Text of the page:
Risk Amplifiers: Widening Geographic Footprints, Growing Interdependencies and an Ever-Hungry Media.  The combined forces of off-shoring, outsourcing, international marketing, and global supply chains have resulted in a dramatic expansion of the corporate geographic footprint of operations. That expanded footprint has effectively created a wider physical target for a diversity of potential risks that could impact operations. Often operating in dozens of countries spanning a diversity of climates and terrains, global corporations are vulnerable to both man-made and natural hazards on a scale far beyond the historical regional or national focuses that firms have had in the past. International corporations are additionally subject to a spectrum of regulatory and market forces, varying infrastructure capacities, and differing political and cultural environments in the various countries in which they operate. 

International corporations also have increasing reliance on (and resulting risk from) external infrastructure that enables their core operations including external software/services, communications, and electrical power provided by a wide range of private and public entities in the countries in which they operate across the world.  

Global supply chains are increasingly operating with just-in-time policies that provide little if any safety stock. The most recent example of this was the automobile manufacturing disruptions in the aftermath of the 2011 Japanese crises. 

With 24/7 news coverage and hundreds of channels of media searching for content, any corporate event can quickly receive wide attention often playing to human nature’s thirst for the sensational.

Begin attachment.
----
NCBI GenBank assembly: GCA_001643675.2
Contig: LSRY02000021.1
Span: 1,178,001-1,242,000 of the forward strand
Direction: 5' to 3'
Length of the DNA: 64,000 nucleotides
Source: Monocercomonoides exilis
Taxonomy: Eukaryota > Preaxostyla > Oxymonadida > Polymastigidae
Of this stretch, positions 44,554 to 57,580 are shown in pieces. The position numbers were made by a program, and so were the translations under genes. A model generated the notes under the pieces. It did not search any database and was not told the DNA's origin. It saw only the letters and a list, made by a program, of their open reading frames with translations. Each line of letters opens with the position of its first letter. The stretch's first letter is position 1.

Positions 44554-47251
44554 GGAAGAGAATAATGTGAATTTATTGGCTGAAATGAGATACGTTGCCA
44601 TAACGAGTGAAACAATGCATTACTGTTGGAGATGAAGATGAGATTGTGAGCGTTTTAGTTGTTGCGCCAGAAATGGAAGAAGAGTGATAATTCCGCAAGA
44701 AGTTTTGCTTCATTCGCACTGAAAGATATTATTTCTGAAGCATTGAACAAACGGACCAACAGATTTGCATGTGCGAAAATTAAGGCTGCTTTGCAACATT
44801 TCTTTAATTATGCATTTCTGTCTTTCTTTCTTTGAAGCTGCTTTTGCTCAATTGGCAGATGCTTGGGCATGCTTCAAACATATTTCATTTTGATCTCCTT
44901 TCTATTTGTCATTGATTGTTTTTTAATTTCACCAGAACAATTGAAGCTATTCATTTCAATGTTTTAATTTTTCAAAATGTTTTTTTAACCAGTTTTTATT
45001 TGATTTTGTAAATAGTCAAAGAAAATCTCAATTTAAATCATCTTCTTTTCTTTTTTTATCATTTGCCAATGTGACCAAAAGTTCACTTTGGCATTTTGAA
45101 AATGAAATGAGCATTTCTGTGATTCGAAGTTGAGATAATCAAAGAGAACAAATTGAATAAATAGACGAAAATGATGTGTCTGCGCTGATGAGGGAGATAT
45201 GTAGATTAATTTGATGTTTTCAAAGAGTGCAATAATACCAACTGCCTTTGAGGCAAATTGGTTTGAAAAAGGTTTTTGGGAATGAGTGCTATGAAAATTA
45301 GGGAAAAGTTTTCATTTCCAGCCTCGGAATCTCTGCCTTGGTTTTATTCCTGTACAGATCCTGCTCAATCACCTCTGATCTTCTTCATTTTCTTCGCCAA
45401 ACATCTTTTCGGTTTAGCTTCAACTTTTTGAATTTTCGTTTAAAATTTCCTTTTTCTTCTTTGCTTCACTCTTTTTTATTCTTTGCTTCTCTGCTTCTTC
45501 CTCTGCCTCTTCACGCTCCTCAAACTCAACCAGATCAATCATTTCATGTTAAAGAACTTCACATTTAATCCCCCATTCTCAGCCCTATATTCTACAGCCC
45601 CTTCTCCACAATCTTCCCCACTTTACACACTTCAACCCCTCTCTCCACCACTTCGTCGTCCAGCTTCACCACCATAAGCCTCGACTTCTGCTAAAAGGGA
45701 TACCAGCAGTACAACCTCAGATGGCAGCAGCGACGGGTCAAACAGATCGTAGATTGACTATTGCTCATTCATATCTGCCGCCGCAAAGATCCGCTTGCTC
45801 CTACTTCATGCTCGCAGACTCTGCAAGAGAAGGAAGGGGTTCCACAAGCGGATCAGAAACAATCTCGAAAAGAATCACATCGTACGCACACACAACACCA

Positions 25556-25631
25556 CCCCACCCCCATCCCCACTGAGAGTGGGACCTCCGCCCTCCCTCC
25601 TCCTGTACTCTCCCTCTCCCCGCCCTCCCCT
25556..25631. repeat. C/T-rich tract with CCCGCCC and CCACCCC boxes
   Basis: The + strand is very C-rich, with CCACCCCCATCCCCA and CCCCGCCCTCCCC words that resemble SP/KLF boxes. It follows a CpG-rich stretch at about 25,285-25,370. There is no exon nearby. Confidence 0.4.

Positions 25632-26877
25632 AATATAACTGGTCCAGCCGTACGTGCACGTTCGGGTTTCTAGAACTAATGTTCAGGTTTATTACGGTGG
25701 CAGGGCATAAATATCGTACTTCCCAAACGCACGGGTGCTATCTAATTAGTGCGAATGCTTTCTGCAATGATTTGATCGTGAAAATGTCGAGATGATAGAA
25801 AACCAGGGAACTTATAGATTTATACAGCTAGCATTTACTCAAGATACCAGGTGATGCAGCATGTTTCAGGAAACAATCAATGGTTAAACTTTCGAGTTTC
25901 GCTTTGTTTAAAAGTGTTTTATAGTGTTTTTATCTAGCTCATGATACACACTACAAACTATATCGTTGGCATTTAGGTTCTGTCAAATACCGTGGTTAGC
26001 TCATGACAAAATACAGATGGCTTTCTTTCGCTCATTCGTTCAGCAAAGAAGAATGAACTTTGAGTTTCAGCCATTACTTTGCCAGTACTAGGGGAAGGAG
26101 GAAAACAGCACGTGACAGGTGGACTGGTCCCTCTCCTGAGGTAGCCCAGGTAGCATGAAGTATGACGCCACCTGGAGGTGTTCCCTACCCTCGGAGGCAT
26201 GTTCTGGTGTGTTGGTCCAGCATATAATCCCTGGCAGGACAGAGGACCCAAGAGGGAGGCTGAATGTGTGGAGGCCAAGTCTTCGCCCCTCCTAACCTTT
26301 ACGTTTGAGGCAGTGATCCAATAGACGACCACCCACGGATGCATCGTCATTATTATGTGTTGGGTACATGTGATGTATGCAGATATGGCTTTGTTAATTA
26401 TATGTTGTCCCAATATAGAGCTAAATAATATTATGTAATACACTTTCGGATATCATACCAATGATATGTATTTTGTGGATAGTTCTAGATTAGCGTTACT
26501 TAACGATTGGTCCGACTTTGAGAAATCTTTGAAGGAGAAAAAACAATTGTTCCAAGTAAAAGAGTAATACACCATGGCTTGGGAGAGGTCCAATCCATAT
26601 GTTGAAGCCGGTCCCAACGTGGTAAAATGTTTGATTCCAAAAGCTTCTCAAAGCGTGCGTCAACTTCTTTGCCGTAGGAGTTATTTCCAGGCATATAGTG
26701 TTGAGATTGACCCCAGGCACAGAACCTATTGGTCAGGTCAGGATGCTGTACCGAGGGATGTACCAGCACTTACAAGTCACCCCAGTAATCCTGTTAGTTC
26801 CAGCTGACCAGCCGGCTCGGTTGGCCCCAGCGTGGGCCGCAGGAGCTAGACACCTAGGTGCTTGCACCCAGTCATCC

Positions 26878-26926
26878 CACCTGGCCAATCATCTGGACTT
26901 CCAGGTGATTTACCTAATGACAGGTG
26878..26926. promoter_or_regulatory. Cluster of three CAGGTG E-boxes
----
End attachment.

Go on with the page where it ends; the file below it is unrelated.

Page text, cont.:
Reduced defenses to risk:  Despite increasing risks, fewer resources are now available to address risk on a corporate level due to economic constraints and a prevalent assumption that addressing risk is an overhead function to be minimized. In many firms, budgets have been cut on an across-the-board basis, often resulting in drastic reductions in risk management activities of all kinds. Lower headcounts, reduced risk assessment and analysis, lower redundancy, and overall less capacity to address disruptions of any size is the norm in most corporations. These reduced internal defenses are in turn compounded by similar reductions undertaken by the external dependencies of most firms up and down their supply chains and even in critical external infrastructure providers.

In sum, increased risks amplified by a wide geographic operation, complex interdependencies, and a hungry media are resulting in a hyper-charged risk environment that directly threatens corporate revenue and assets unlike any situation in recent history.

Collaborating to Compete:  A necessity to address increasing uncertainty in the global business environment